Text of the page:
Also, every animal on earth is a carnivore if they get the chance to eat meat.... Not every animal is a predator though.

You can see cows, horses, sheep, ducks or even bunnies eating flesh but they never actively chase their prey down or kill it. And I'm not talking about insects, those animals I listed eat actual "steaks" if they have the chance.

Stomach acid can digest anything, even metal, any animal which posses a stomach has no problem being a carnivore.

The distinction is that a real predator can kill its prey while a carnivore is just able to digest animal protein... And being most protein made from plant proteins combined to make flesh, then yeah... Pretty much anything with a stomach can digest flesh.

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    $\begingroup$ Hey so I’m not sure about the digesting metal thing, at least not in sizes larger than microscopic. $\endgroup$
    – XenoDwarf
    Jun 22 '20 at 15:17
  • $\begingroup$ Hell pig plus rhinoceros, maybe, but with height. It would need to be lighter, as rhinos only get to about 35 mph. As to the opportunistic carnivores, I love this video google.com/… $\endgroup$
    – DWKraus
    Jun 23 '20 at 3:20
  • $\begingroup$ there are several species of antelope that disagree about horn shape. $\endgroup$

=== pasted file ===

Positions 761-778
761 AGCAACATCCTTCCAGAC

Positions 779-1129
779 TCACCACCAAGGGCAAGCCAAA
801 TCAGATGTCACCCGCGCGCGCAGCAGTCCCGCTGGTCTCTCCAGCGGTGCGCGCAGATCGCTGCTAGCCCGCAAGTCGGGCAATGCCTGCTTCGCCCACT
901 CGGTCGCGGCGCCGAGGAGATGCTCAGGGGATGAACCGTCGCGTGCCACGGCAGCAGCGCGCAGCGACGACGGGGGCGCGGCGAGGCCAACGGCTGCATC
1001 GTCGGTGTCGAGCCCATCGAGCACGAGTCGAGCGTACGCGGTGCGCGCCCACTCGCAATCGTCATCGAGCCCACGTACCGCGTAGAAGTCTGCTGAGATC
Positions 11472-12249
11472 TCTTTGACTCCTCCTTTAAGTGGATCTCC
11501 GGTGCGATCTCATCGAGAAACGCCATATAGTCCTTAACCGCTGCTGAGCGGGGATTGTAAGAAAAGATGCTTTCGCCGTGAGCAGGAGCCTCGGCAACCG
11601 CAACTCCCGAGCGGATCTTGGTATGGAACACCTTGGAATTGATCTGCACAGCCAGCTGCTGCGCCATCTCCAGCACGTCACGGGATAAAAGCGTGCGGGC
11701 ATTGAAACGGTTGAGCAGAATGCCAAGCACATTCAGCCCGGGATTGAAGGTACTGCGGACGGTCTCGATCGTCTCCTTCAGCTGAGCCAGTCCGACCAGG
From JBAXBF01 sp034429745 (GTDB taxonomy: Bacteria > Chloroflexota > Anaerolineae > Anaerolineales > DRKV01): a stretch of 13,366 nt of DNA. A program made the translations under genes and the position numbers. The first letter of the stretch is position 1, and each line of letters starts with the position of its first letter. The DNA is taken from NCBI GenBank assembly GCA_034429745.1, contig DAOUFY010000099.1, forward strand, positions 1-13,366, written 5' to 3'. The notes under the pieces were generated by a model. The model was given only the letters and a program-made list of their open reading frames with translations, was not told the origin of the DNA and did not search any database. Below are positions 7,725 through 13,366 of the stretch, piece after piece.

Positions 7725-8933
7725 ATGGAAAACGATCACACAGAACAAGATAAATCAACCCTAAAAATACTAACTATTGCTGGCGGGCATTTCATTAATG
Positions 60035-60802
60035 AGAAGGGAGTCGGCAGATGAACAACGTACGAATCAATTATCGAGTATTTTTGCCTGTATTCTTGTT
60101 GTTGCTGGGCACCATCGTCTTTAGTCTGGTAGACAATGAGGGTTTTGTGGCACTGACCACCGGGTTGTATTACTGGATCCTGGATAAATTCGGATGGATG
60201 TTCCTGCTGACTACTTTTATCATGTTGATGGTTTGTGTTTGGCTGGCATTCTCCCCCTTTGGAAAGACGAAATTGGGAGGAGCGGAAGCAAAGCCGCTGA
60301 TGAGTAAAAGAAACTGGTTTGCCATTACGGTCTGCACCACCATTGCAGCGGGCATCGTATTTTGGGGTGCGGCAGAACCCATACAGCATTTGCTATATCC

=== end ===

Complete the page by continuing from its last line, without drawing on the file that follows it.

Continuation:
– John
    Jun 24 '20 at 12:46
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Hurdles

Horns

Ok so first problem, those horns. Many people here have mentioned horns are a patterned herbivorous trait, but they seem to forget that many reptiles have at least ornamental horns. This is none the less not a great problem, as a horned, herbivorous ancestor developing an obligate carnivorous lifestyle isn’t far fetched (I would say this is the most likely path).

The real problem comes in two parts: living examples and plain physics.

1: I cannot count a single vertebrate that impales prey. Shrikes don’t count, as the impaling implement is not on their body. Even insects that impale (true bugs) do so to inject venom and suck up nutrients - your bicorn gains neither benefit. An impaling implement needs a grasping or dragging implement to un-impale the prey item - can’t do that with hooves. There isn’t much benefit to the fitness of an animal to evolve an impaling horn, especially above and out of reach of their mouth. Side note: incase you mention them boar and other tusked animals, as well as likely ceratopsians and carnotaurus, do not impale but gore - usually in defence or territorial dispute.

2: Inefficiency. Simply put, when puncturing something, two heads are worse than one. Cutting or puncturing effectiveness increased the less surface area is applied. The second horn is redundant the instant the first makes contact, and may even inhibit penetration distance. Redundancy and symmetry is usually important, hence why a spider has two fangs and likewise Carnivora have two canines, but less is more with puncturing.

Teeth